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Gamifying the initial ideas

By co-designer Argyris Poungouras

While Nick was immersing himself in Black Sails, I was doing the same in a video game called Pillars of Eternity 2: Deadfire. It was not a pirate-themed game per se, but you were still going around in a fantastic archipelago, with other ships sailing along, gathering crew and giving you the chance to do piracy, if you like. In fact, you could side with the pirate faction of the game and befriend them, which I did. So, the timing was great as we were both into pirates at that moment and those two different media helped shape the idea of what the game is about.

“Well, it’s about pirates, duh!” you might say, but “about pirates” can mean a lot of different things. We wanted the game to focus on crew, subtle backstabbing, reputation and non-abstract naval combat. There were a couple of different initial ideas, but very shortly (I think during the first meeting) we settled on how the game should play. So we went with the most fast-paced and easy way: split the game in two phases per round; at first, the players would spend time on a secluded pirate haven to prepare their ship and then they’d go to plunder merchants from the imperial powers. These would give you the victory points.

The first phase would work like a worker placement game. Simple and fast: you visit a location, you do a thing. However, we wanted to give it a twist. So instead of having a limited amount of meeples to move around, you use time as your action resource. Each location would use up a specific amount of time out of your initial 10. The most important locations would cost you 3 time, while the others 2 and you could visit any place regardless of where everybody else has visited. However, one specific location, the harbor, would allow you to place as much time as you want, provided it’s not equal to others’. The player with the most time at the end of the phase would get to pick first which merchant ship they will go after. This time-bidding mechanic allows for players to make tough decisions and outguess each other without being limited by blocked locations and number of workers. So, trying to balance your preparation time with prioritizing which merchant ship to go after makes for tense gameplay. All locations would be important enough, too, and all would interlock with each other, so each visit would bear its importance. Raising reputation allows for better location action, visiting the back alley allows you to sabotage other players and recruiting crew with different capabilities allows you to be more versatile to the situations ahead.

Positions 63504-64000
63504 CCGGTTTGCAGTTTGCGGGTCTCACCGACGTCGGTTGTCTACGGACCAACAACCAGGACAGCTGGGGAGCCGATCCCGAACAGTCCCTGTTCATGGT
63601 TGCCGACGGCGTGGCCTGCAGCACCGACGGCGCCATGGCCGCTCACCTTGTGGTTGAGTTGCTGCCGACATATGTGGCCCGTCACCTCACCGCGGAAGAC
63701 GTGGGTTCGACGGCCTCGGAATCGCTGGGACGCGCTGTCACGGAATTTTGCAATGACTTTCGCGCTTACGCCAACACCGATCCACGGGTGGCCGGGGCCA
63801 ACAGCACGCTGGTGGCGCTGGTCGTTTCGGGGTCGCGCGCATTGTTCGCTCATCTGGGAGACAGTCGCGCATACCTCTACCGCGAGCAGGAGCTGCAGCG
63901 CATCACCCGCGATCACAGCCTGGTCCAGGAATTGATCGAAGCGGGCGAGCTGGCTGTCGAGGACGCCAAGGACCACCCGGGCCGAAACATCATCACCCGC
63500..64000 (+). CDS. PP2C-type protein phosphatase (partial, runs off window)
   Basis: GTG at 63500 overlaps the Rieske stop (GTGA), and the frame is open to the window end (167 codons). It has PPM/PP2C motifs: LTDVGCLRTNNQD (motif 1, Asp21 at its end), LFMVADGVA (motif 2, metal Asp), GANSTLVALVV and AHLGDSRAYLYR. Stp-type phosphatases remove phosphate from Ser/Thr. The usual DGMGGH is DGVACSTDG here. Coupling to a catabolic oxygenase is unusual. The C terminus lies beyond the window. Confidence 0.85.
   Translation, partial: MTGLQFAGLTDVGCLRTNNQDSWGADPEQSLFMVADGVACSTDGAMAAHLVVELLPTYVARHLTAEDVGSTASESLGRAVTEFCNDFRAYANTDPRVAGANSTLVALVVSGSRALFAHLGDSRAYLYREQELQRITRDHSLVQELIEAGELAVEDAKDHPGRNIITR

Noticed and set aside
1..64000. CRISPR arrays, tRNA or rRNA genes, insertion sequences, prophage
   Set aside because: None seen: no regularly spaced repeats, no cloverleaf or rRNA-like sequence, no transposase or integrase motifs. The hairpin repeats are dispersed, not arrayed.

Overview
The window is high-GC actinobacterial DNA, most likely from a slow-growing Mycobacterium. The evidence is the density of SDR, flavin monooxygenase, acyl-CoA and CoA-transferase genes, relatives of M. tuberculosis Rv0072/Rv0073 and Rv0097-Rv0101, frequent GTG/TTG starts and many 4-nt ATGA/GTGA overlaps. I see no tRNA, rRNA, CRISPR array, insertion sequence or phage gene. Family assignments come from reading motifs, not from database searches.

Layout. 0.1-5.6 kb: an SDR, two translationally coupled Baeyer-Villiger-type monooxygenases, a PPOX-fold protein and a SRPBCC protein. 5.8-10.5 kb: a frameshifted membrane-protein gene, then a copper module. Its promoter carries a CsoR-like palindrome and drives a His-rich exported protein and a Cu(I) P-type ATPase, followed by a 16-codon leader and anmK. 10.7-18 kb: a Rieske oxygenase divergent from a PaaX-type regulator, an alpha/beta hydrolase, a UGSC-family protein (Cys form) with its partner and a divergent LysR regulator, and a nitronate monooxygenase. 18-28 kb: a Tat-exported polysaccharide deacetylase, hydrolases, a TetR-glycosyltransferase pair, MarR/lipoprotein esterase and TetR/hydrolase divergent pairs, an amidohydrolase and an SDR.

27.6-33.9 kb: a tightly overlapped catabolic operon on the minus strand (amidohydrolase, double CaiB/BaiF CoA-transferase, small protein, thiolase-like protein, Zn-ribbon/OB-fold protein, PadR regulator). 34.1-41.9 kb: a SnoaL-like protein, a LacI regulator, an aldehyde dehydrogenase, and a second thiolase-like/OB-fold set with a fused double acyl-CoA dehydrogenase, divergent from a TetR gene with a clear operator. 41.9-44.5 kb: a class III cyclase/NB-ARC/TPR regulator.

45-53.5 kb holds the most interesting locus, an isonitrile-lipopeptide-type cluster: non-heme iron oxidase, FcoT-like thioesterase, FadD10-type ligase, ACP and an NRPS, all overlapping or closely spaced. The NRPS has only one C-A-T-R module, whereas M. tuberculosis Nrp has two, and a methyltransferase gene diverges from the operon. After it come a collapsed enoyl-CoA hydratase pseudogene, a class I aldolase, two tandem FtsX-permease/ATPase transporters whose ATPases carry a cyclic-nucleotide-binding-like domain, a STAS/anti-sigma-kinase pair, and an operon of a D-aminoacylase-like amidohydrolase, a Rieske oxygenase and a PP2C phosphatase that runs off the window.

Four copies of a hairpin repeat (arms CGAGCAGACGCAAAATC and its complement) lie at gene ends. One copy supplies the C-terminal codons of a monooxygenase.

The second phase is a combat one. Again, we wanted the theme to be strongly present here too. So, in order to capture a ship, you need to reach it first. Investing in your ship in both physical upgrades and crew recruitment will make your travel way easier. The crew plays a big role on how to counter sabotage, how to avoid travel mishaps and most importantly, how to fight.

So, once you reach the target ship, combat occurs and it is resolved in three highly thematic steps, using dice rolls and crew abilities. First you raise your jolly roger, hoping that the merchant will cower and surrender without bloodshed. If this fails, your ship draws closer and both sides start shooting cannonballs at each other. This time you risk damage to your ship. If you don’t manage to capture the target ship this way, you’re forced to board it in a bloody melee clash, where now you risk your crews’ lives. Capturing the ship will award you renown and loot while failing to do so will leave you stale.

These are roughly the key points of Back O’ Beyond’s gameplay. I didn’t go in detail but I hope I highlighted enough the core points of it. Gameplay ties strongly with theme, hopefully immersing players to the pirate way.   


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